Otto Warburg did not know: Cytochrome c oxidase is located in the inner membranes of mitochondria and of many prokaryotes. The electrons are provided from the outer side of the membrane, whereas the protons originate from the inner side. This separation of the charged substrates leads to the generation, upon water formation, of an electric voltage across the membranes. This electric voltage is enhanced by the additional “pumping” of protons across the mitochondrial or bacterial membranes. The electric voltage (“membrane potential”) and to a minor extent the transmembrane pH gradient drive protons back via the ATP-synthase leading to the synthesis of the universal biological energy carrier adenosine-5’-triphosphate (“ATP”) from adenosine-5’-diphosphate (“ADP”) and inorganic phosphate.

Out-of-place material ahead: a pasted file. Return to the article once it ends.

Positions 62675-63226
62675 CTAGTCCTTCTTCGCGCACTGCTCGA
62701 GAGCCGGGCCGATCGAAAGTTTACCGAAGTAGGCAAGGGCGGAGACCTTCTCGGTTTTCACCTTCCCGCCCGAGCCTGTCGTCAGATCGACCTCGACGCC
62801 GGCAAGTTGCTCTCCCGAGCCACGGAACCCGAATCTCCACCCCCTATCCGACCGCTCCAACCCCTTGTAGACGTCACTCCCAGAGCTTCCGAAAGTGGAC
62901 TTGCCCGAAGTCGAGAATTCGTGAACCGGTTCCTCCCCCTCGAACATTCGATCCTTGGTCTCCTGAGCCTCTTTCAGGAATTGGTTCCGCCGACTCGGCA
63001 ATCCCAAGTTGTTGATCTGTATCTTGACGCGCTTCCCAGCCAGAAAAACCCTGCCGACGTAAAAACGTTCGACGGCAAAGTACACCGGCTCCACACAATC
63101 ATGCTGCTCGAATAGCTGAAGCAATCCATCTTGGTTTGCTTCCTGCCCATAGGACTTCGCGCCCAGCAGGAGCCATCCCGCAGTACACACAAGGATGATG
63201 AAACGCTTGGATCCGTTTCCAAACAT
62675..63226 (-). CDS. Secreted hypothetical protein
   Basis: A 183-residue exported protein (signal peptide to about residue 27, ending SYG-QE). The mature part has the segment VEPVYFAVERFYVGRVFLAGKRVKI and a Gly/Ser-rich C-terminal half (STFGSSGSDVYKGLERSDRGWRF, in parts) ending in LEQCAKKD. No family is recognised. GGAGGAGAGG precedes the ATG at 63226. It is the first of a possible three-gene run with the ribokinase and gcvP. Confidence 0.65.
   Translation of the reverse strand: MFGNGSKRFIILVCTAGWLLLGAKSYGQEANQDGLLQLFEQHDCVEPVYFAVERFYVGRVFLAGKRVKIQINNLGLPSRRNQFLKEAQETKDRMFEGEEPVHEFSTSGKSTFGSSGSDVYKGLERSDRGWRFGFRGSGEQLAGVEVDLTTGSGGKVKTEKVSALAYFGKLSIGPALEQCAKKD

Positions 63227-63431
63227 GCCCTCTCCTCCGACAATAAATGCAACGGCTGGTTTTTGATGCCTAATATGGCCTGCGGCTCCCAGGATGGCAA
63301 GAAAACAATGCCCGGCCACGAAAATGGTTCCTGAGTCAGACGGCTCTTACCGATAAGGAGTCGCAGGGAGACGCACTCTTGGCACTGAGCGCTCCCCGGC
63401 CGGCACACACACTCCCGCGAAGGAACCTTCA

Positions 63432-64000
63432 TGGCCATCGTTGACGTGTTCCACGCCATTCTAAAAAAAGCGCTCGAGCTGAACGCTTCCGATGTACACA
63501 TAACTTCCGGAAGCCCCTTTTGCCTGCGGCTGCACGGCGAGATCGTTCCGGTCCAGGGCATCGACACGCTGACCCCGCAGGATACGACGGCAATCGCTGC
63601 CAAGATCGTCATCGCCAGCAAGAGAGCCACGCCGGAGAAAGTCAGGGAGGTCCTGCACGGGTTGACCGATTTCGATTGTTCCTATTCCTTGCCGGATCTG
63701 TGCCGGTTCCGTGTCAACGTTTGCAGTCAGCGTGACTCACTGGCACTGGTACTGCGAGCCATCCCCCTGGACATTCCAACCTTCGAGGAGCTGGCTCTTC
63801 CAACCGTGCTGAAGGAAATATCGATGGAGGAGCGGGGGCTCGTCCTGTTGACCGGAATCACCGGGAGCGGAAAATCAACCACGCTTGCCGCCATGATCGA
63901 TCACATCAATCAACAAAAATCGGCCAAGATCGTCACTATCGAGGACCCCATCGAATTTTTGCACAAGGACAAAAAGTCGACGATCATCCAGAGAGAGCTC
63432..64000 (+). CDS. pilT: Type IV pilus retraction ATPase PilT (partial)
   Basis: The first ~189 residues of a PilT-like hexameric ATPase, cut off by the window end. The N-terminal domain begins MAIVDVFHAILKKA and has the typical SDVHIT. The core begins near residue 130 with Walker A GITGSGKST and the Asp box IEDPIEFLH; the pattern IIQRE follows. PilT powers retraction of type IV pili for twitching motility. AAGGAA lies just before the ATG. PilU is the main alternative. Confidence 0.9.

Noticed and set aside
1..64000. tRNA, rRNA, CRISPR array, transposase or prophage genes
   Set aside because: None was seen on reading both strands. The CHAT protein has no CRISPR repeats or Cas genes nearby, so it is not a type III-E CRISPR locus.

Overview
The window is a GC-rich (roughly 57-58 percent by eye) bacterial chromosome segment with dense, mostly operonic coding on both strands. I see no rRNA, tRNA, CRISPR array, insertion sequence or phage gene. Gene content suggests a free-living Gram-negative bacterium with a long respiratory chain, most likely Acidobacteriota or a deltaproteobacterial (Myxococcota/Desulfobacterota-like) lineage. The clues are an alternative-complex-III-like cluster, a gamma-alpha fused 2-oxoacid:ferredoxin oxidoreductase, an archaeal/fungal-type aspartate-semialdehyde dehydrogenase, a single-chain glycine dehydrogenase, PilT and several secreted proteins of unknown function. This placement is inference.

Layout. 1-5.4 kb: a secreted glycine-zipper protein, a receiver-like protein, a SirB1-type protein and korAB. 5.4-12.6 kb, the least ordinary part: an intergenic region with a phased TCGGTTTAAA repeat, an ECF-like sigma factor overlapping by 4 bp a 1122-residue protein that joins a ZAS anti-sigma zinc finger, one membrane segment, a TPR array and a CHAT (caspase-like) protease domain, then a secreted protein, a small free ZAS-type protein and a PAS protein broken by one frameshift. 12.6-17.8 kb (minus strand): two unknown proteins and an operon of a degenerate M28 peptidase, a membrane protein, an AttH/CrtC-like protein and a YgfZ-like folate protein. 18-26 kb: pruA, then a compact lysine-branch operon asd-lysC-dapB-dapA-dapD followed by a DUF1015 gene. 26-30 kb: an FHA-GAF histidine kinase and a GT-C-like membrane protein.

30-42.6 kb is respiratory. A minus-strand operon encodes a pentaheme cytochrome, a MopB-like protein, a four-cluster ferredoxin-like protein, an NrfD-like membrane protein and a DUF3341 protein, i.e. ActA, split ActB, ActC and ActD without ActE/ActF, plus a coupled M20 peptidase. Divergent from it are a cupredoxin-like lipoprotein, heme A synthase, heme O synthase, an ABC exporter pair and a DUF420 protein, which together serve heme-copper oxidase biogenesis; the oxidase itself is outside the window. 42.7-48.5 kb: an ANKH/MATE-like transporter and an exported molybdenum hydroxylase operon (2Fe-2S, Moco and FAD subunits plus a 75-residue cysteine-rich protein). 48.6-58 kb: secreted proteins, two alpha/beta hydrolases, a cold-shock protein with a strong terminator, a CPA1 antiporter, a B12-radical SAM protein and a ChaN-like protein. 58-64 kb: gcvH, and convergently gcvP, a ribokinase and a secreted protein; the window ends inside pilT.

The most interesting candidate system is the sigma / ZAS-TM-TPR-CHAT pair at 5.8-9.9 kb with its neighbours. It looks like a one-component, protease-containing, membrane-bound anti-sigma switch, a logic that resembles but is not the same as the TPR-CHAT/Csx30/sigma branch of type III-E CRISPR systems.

Despite the fact that we have published the first atomic structure of a cytochrome c oxidase already in 1995 the reaction catalysed by the cytochrome c oxidase is understood insufficiently and the subject of controversial discussions. There are proton transfer pathways in the enzyme which allow and control the access of protons, required for water formation, to the active site. One of these pathways is also used for protons to be pumped. More recently we have determined the structure of a cbb3 type cytochrome c oxidase. These enzymes are essential for biological nitrogen fixation, and for the pathogenicity of some bacteria like Helicobacter and Campylobacter. The cbb3 type cytochrome c oxidases show a very high affinity for oxygen and possess only one proton transfer pathway. Nevertheless they pump protons. For all cytochrome c oxidase it is unclear which chemical entity is bound to the active site when the enzyme is in its oxidized form. Evidence will be presented that the oxidized form contains a peroxide dianion, the classical reaction cycle of the enzyme may have to be revised completely.